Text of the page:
"And here is what seems most insane—young and not-so-young writers take out student loans to get M.F.A.’s in creative writing. This does not add up. I once taught in the M.F.A. program at Columbia, and so I know the extraordinary gifts that student debt can confer. But the Marshian in me says it’s impossible to start a life committed to literary fiction when you are $60,000 in debt. The very size of the loan assumes there is a market, a business to go into, a living to make. But the hard truth is that only a sucker writes literature with the intention of making money. This was so obvious in Australia in 1961, you never needed to say it. Today, when people seem to be breaking through all around you, it might be good to bear in mind that the only reward you can rely on is in the work itself. And, of course, they do know that. A while ago, I went down to Strand with my then 13-year-old son and we were, of course, selling books and we watched the buyer separating the sheep from the goats, without understanding which was which. When the judgment was made, he pushed back at us a pile of really good novels. These, it turned out, were the goats. I said, “But surely you can sell Rohinton Mistry.” And he said, “We don’t need fiction.” And I thought, Where am I?
And I thought, quoting Beckett to myself, Imagination Dead Imagine.
But those twelve students sitting round the table have to forget way bigger things than money. In particular, they must forget that they’re walking out onto the same field as Proust, Joyce, Woolf, Conrad, Austen. This should be enough to stop anyone. Of course, it never has been."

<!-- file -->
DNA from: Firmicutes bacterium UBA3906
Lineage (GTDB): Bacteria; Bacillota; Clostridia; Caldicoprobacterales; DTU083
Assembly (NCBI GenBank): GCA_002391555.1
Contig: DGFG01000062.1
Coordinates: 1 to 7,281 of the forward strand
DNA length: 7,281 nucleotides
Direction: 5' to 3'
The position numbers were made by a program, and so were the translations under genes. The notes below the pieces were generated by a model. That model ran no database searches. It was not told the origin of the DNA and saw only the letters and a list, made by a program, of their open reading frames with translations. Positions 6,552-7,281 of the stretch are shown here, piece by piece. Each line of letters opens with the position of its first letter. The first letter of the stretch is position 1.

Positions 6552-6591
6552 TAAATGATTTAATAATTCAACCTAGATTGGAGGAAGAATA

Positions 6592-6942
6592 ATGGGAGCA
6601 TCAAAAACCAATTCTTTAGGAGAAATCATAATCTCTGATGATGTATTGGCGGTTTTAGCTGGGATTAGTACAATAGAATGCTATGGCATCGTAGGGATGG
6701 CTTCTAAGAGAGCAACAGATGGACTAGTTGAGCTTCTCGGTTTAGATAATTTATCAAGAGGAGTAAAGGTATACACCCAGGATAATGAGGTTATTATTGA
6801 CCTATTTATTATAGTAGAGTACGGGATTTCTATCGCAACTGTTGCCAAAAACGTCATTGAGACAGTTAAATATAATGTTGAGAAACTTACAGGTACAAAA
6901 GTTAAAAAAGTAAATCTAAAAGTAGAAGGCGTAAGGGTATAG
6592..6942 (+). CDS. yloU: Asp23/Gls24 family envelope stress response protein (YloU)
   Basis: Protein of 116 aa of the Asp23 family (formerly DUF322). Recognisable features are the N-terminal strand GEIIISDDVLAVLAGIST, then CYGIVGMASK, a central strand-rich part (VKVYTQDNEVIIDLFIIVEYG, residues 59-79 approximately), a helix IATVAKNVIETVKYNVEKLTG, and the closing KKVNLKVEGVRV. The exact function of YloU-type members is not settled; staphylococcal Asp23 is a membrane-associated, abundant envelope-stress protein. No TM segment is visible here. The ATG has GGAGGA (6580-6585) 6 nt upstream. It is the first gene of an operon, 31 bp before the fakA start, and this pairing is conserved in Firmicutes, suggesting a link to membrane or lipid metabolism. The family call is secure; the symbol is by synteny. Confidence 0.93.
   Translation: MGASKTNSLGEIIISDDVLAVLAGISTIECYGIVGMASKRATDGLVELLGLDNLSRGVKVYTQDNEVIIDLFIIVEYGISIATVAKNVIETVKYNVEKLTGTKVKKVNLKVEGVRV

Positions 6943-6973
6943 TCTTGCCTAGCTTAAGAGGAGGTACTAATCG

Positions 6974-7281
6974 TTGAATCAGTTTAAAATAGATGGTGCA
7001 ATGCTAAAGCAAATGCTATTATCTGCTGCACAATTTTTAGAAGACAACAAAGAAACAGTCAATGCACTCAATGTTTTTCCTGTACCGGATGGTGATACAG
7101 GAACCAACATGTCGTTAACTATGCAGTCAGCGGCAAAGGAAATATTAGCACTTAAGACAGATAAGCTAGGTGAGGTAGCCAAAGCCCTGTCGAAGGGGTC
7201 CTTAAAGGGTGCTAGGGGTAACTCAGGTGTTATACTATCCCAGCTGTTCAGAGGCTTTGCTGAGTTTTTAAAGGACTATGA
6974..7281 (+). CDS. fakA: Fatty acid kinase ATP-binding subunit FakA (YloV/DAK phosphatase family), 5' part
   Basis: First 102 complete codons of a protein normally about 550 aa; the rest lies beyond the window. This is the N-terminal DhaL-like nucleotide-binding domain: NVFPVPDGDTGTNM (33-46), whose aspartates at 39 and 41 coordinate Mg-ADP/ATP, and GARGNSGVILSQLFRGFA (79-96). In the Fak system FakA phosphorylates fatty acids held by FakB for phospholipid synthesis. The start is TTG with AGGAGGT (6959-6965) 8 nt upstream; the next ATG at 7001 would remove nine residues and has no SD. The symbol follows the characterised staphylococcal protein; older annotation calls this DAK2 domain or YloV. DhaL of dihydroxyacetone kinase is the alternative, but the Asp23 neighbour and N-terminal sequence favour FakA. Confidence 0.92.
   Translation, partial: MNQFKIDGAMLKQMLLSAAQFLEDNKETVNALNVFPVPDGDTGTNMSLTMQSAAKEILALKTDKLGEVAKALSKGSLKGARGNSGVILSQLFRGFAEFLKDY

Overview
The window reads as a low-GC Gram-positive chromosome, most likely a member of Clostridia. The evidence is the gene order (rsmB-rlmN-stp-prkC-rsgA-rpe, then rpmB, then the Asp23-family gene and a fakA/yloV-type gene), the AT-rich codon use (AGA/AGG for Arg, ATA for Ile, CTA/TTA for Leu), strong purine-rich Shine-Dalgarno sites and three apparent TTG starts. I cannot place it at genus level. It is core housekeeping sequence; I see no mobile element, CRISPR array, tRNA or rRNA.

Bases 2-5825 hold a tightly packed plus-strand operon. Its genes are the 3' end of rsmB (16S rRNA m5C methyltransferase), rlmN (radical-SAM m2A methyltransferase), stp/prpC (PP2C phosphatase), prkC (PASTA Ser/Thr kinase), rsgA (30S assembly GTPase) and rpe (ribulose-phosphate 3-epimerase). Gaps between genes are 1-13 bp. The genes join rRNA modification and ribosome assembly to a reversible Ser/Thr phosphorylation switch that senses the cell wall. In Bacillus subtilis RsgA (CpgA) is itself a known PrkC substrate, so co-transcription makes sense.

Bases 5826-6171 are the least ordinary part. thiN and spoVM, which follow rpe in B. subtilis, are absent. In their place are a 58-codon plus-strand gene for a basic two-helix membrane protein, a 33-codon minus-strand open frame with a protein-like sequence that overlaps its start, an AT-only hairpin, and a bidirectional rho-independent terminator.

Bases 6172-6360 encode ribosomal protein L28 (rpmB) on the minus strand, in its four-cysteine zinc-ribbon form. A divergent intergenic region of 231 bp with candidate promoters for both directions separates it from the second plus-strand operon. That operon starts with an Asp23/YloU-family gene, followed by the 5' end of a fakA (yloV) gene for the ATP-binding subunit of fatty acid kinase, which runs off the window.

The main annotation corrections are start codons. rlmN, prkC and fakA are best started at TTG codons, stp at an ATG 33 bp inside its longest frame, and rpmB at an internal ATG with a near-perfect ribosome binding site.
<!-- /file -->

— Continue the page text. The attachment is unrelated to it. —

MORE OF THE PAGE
Surprisingly, despite a lengthy discussion of his own development as a writer in Australia, outside of the MFA system ("There was just one literary agency in Australia in 1962, but I didn’t know what a literary agent was," he recalls. "As for an M.F.A. in creative writing, I’d never heard of such a thing. Denied these distractions, all I could do was write."), Carey does not follow this argument to its logical conclusion, that maybe his students could become equally talented writers without the expense of the MFA.
If the chances of emerging as the next great author are so slim, why not suggest that they do as he did, and go someplace far off, and work, and write? Maybe that's just a silly and naive proposition. Then again, he is part of the MFA system now, so maybe the "extraordinary gifts that student debt can confer" have gotten to him more than he thinks.